Understanding the poll automation plan
Posted May 28, 2009on:
By Anna Valmero
First Posted 18:01:00 05/28/2009
Filed Under: Technology (general), Elections
MANILA, Philippines—With less than a year before the May 10, 2010 elections, the Commission on Elections is working on a tight schedule to procure the technology to automate the 2010 polls, as it comes to the final leg of the bidding process for the P11.2 billion automation project.
As of this writing, lone qualifying bidder, which is a consortium of Smartmatic and Total Information Management (TIM), is conducting a demonstration of its machines and the different components needed to run an automated election as part of a technical evaluation required by the poll body.
Special Bids and Awards committee (SBAC) chairman Ferdinand Rafanan has said the successful demonstration and technical evaluation of the bidder’s poll machines and automation system is crucial since it would gauge the bidder’s capability to provide a working system for the 2010 elections.”
Comelec will automate the 2010 election polls using 82,200 precinct count optical scan (PCOS) machines deployed in polling precincts nationwide.
PCOS is a technology that uses an optical scanner which reads marked ballots fed into the machine.
At the close of polls on May, the PCOS units are expected to count votes, generate Election Returns (ERs) and electronically transmit the consolidated results to Comelec designated servers, according to Comelec executive director Jose Tolentino.
Similar to manual elections where voters fill up ballots, voters will still use special ballots but this time, they will shade ovals near the names of local and national candidates pre-printed on the ballot, Tolentino said.
While the main technology for poll automation involves the use of the PCOS machines, other components include the election management system (EMS) and the consolidation/canvassing system (CCS), in addition to the transmission component, added Comelec spokesperson James Jimenez.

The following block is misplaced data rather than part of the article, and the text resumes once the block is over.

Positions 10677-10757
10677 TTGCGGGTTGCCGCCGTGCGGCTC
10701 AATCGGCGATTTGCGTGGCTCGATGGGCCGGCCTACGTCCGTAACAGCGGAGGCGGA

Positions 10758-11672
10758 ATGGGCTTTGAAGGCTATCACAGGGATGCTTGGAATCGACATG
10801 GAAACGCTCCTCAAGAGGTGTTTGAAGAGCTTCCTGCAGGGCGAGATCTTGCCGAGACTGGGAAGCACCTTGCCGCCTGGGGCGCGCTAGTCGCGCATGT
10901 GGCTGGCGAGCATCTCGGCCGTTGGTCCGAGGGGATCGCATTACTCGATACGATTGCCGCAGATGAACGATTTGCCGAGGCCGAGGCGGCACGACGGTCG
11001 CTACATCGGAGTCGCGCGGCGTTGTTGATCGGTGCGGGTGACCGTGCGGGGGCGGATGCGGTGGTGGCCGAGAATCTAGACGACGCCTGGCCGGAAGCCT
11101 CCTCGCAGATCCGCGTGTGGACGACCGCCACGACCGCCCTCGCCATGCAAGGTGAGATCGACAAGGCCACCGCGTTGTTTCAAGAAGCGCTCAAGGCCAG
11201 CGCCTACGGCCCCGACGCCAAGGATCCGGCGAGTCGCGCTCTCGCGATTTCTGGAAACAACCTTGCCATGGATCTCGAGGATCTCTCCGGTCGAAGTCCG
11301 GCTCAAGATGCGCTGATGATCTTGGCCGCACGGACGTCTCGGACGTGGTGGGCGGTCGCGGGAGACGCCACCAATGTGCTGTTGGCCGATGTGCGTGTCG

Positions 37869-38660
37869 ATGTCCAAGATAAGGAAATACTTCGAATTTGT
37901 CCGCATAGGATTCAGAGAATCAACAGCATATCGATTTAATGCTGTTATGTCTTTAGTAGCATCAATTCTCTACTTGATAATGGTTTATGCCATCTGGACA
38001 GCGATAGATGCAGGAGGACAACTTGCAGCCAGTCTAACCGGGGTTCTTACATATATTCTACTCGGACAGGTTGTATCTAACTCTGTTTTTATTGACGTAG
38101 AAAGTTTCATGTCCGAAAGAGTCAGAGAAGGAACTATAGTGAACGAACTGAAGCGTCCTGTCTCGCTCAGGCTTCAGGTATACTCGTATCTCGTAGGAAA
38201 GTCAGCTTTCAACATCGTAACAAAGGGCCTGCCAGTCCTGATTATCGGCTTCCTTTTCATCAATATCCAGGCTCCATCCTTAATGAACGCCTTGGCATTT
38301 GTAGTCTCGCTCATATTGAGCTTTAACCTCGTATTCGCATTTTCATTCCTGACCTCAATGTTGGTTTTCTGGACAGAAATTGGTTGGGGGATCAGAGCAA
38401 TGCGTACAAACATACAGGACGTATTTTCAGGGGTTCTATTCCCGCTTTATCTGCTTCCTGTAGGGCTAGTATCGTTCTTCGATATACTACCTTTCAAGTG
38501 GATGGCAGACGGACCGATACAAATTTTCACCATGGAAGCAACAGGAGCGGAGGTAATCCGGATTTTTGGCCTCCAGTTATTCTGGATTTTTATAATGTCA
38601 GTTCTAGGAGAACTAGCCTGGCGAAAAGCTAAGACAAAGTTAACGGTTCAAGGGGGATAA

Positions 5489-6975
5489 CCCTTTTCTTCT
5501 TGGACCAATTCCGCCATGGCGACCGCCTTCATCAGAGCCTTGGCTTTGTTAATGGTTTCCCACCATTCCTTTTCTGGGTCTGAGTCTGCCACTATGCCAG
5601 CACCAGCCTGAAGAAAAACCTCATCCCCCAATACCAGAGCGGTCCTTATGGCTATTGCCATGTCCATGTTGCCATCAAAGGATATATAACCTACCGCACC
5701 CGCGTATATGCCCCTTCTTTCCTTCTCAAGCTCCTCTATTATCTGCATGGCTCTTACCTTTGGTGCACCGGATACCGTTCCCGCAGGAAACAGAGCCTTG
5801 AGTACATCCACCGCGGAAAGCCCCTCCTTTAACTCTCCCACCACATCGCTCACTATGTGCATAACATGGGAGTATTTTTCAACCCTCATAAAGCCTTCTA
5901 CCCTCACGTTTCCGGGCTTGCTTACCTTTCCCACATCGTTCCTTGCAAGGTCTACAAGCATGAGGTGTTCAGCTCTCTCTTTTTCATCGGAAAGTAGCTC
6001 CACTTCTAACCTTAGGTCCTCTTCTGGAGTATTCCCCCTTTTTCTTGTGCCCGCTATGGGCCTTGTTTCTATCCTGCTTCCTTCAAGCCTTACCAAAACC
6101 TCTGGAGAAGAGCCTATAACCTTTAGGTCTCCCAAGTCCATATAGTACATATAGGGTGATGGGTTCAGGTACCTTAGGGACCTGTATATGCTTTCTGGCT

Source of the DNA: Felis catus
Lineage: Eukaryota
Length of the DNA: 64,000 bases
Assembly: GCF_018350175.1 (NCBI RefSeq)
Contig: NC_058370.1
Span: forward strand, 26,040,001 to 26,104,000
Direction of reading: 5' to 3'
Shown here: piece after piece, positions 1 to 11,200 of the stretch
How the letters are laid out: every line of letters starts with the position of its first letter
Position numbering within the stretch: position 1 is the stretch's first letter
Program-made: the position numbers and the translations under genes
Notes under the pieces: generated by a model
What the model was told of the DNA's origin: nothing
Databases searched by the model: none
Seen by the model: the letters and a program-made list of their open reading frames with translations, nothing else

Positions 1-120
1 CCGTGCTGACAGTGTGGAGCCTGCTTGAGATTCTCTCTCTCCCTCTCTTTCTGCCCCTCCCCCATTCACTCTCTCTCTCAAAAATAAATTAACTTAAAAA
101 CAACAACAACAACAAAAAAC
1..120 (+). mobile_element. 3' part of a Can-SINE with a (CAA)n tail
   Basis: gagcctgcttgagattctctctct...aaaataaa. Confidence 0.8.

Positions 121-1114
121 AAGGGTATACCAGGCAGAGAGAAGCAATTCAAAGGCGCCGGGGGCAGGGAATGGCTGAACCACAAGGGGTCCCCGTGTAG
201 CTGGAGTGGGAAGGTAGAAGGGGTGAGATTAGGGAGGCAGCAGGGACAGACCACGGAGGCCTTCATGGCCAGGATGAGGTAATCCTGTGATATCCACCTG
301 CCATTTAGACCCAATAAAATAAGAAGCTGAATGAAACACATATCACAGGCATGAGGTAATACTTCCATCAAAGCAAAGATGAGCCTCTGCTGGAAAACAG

Tolentino said the EMS configures the programs and instructions to be loaded into PCOS machines via memory cards.
The EMS also configures the 1,600 paper ballot faces to be printed uniquely per municipality since a ballot for automated elections contains the pre-printed names of all local and national candidates, said Rafanan.
Under existing poll automation laws, the National Printing Office or the Bangko Sentral ng Pillipinas are the only agencies allowed to print and reproduce the ballots as configured by the EMS, he added.
To operate its PCOS machines, several security keys containing digital encryption and passwords are needed to operate the machines, said a Smartmatic-TIM representative.
If a security key is misplaced, it will not open any machine since digital authentication from other keys are needed to run the machines in compliance to terms set by Comelec, according to Smartmatic-TIM.
The PCOS machines will be impossible to tamper with using malicious code since the machines will not include USB ports to prevent rigging of the machine, added Smartmatic-TIM. This hopes to allay fears that their system is prone to hacking.
At close of polls, the machines will print the ERs while simultaneously transmitting the consolidated votes from the precinct to Comelec servers and canvassing centers in the municipal or city, provincial and national board of canvassers.
Once the consolidated votes from precincts are transmitted to the board of canvassers, the CCS will consolidate the votes before transmitting them for canvassing. Based on this process, a municipal CCS will consolidate all votes from a number of precincts before transmitting them to the provincial canvassers and later to the national canvassing centers.
There will be a cellular modem in each PCOS machine that can transmit data via existing mobile networks to canvassing machines, said Smartmatic-TIM.
In case of areas without cellular network coverage, Smartmatic said it would use regular landlines and satellite transmission, as part of a contingency plan.
For its demonstration, Smartmatic-TIM used the Globe cellular network to transmit consolidated voting data from a PCOS machine to a canvassing server.
For auditing, the machine can print out reports. There is also a soft copy that shows operation logs, ERs and scanned ballots stored within a machine. This data is encrypted and stored in a non-rewritable removable storage card.
In a scenario when there is transmission sabotage, the non-rewritable storage card can be delivered to another precinct where transmission is possible.
Jimenez said poll automation would prevent dagdag-bawas (vote padding and vote shaving) usually associated with misreading of candidate’s name during appreciation of ballots or miscalculation of tallied votes in manual elections.
Winners can also be declared in less than 48 hours.
As of this writing, the SBAC Technical Working Group is conducting stress tests on the poll machines of Smartmatic-TIM.
The Smartmatic-TIM consortium has passed at least 19 of the 26 technical criteria since technical evaluation started on Wednesday.
The demonstration and technical evaluation started “without prejudice to pending appeals of other bidders” and to prevent further delay, according to Rafanan.
Smartmatic-TIM should pass the technical evaluation and the post qualification of eligibility documents to bag the automation project, said Rafanan.
Comelec aims to award the automation contract by first or second week of June, which is three weeks late from its original schedule.